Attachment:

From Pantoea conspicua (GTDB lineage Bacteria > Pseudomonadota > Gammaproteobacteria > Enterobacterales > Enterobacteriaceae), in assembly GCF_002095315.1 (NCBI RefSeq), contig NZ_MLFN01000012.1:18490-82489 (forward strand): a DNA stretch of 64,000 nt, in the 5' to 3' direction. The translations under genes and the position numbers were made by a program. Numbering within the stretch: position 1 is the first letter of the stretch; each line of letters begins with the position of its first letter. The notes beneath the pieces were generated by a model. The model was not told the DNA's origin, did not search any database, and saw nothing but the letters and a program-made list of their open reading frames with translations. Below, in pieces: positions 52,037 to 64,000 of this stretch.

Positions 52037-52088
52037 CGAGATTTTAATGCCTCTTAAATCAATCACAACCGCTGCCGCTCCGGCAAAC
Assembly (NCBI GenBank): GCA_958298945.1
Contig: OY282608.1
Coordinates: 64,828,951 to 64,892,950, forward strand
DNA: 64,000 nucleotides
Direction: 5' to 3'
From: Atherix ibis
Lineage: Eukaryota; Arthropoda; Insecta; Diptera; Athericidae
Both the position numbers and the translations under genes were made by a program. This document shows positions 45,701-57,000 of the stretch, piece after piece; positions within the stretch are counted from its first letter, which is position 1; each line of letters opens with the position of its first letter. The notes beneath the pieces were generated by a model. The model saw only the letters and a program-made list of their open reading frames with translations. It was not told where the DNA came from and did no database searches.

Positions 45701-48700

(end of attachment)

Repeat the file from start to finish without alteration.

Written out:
From Pantoea conspicua (GTDB lineage Bacteria > Pseudomonadota > Gammaproteobacteria > Enterobacterales > Enterobacteriaceae), in assembly GCF_002095315.1 (NCBI RefSeq), contig NZ_MLFN01000012.1:18490-82489 (forward strand): a DNA stretch of 64,000 nt, in the 5' to 3' direction. The translations under genes and the position numbers were made by a program. Numbering within the stretch: position 1 is the first letter of the stretch; each line of letters begins with the position of its first letter. The notes beneath the pieces were generated by a model. The model was not told the DNA's origin, did not search any database, and saw nothing but the letters and a program-made list of their open reading frames with translations. Below, in pieces: positions 52,037 to 64,000 of this stretch.

Positions 52037-52088
52037 CGAGATTTTAATGCCTCTTAAATCAATCACAACCGCTGCCGCTCCGGCAAAC
Assembly (NCBI GenBank): GCA_958298945.1
Contig: OY282608.1
Coordinates: 64,828,951 to 64,892,950, forward strand
DNA: 64,000 nucleotides
Direction: 5' to 3'
From: Atherix ibis
Lineage: Eukaryota; Arthropoda; Insecta; Diptera; Athericidae
Both the position numbers and the translations under genes were made by a program. This document shows positions 45,701-57,000 of the stretch, piece after piece; positions within the stretch are counted from its first letter, which is position 1; each line of letters opens with the position of its first letter. The notes beneath the pieces were generated by a model. The model saw only the letters and a program-made list of their open reading frames with translations. It was not told where the DNA came from and did no database searches.

Positions 45701-48700